Is Anger a Sign of Dementia?
While not so obvious as some other signs of dementia, such as memory loss, confusion, or speech impairment, anger is also one of the big challenges of dementia. Alzheimer’s and other types of dementia can make anger issues much worse in people who already experience them, or develop anger problems in those who previously didn’t have them.
Managing mood swings and anger in dementia patients can be very hard. That being said, learning about anger prevention and developing effective coping strategies can help alleviate caregiver stress and make dementia care much easier.
Understanding Anger in Dementia
The first step in managing anger issues in dementia patients is understanding the causes and triggers of their anger. Once you understand where your loved one’s anger stems from, it will be easier to understand the person’s feelings, prevent aggressive behavior, and offer support.
Anger in dementia patients can be caused by different physical factors, emotional triggers, and cognitive challenges.
Physical factors such as exhaustion, pain, or discomfort may cause the person to feel angry and frustrated.
A person may also become angry due to emotional triggers such as feelings of loneliness or monotony they experience.
Confusion is one of the main causes of anger and aggression in people in dementia.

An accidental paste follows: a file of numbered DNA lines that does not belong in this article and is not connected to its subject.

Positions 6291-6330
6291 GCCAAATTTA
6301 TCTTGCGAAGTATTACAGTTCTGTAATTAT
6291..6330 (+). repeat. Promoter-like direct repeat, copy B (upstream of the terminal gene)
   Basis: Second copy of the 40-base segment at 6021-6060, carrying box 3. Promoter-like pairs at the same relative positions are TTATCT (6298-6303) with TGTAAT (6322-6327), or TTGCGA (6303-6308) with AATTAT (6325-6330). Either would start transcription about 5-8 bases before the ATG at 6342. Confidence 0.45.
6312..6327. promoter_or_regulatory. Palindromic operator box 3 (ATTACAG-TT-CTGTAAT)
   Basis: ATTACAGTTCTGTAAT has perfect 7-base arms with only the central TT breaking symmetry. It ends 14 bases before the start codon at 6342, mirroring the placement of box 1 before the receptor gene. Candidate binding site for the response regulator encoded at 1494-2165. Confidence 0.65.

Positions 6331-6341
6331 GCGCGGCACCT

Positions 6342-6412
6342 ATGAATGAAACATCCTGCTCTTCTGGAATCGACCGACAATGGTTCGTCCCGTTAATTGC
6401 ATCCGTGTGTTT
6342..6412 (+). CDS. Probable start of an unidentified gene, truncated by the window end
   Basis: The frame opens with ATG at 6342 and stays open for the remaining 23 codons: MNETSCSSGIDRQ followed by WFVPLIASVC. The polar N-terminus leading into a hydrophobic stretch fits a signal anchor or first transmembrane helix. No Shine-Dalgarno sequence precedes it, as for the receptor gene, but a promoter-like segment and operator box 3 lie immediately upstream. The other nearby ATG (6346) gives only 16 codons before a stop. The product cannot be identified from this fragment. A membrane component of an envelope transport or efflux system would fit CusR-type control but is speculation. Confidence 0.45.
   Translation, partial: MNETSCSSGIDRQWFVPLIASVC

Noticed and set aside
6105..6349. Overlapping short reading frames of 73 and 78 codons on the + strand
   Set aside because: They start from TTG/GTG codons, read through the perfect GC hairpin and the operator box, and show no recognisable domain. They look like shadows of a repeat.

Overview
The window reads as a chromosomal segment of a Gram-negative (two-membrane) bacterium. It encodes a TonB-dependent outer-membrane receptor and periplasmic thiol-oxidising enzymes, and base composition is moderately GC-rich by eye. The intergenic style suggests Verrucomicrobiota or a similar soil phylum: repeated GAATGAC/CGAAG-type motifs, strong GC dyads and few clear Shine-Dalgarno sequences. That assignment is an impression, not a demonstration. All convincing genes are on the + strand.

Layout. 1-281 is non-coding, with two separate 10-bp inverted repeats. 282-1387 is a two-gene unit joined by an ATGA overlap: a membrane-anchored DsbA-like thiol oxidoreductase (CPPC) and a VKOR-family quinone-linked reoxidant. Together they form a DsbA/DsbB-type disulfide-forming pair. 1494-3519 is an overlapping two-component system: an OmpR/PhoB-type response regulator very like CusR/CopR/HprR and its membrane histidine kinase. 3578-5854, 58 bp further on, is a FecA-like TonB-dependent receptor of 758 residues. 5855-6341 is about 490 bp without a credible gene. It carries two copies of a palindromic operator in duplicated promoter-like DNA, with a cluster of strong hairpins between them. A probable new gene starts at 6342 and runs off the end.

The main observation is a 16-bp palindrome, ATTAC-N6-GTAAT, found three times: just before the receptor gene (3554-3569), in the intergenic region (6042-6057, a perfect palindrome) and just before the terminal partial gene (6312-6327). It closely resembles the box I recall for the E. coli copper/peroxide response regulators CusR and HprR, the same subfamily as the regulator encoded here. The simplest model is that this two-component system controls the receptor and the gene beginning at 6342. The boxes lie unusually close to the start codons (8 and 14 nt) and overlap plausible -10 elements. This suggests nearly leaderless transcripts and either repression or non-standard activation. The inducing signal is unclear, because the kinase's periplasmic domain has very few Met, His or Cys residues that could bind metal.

Strategies for Preventing Anger Outbursts
If you understand what triggers anger and aggression in your loved one with dementia, it will be easier to avoid those triggers and prevent aggressive behavior. Here are some tips on how to prevent aggressive outbursts.
- Never try to take physical control of the person with dementia or to use force, no matter how aggressive your loved one’s behavior becomes.
- If you can, avoid the circumstances that trigger anger and aggression.
- If you can determine the cause of your loved one’s distress, try to solve or minimize the issue.
- When talking to a person with dementia, always use a calm tone of voice.
- Try to keep your feelings of distress, upset, or anger under control.
- If possible, find someone to take over and remove yourself from the situation and give yourself and the person with dementia time to calm down. However, never leave the person unattended.
- Be reassuring and supportive.
- Don’t reason or argue with the person. Show understanding and love instead.
Remember that your loved one’s anger and aggressive behavior stem from confusion, insecurity, discomfort, and pain. Many family members and caregivers try do discipline the persons with dementia for their angry outbursts. This is a mistake that you should by all means avoid. Keep in mind that your loved one struggles with a loss of control over the basic life functions and activities.
Your empathy, support, and love cannot take the symptoms of dementia away but can make the life of your loved one much more pleasant. If you are concerned about your loved one’s mood or aggressive behavior, don’t hesitate to contact their health care provider.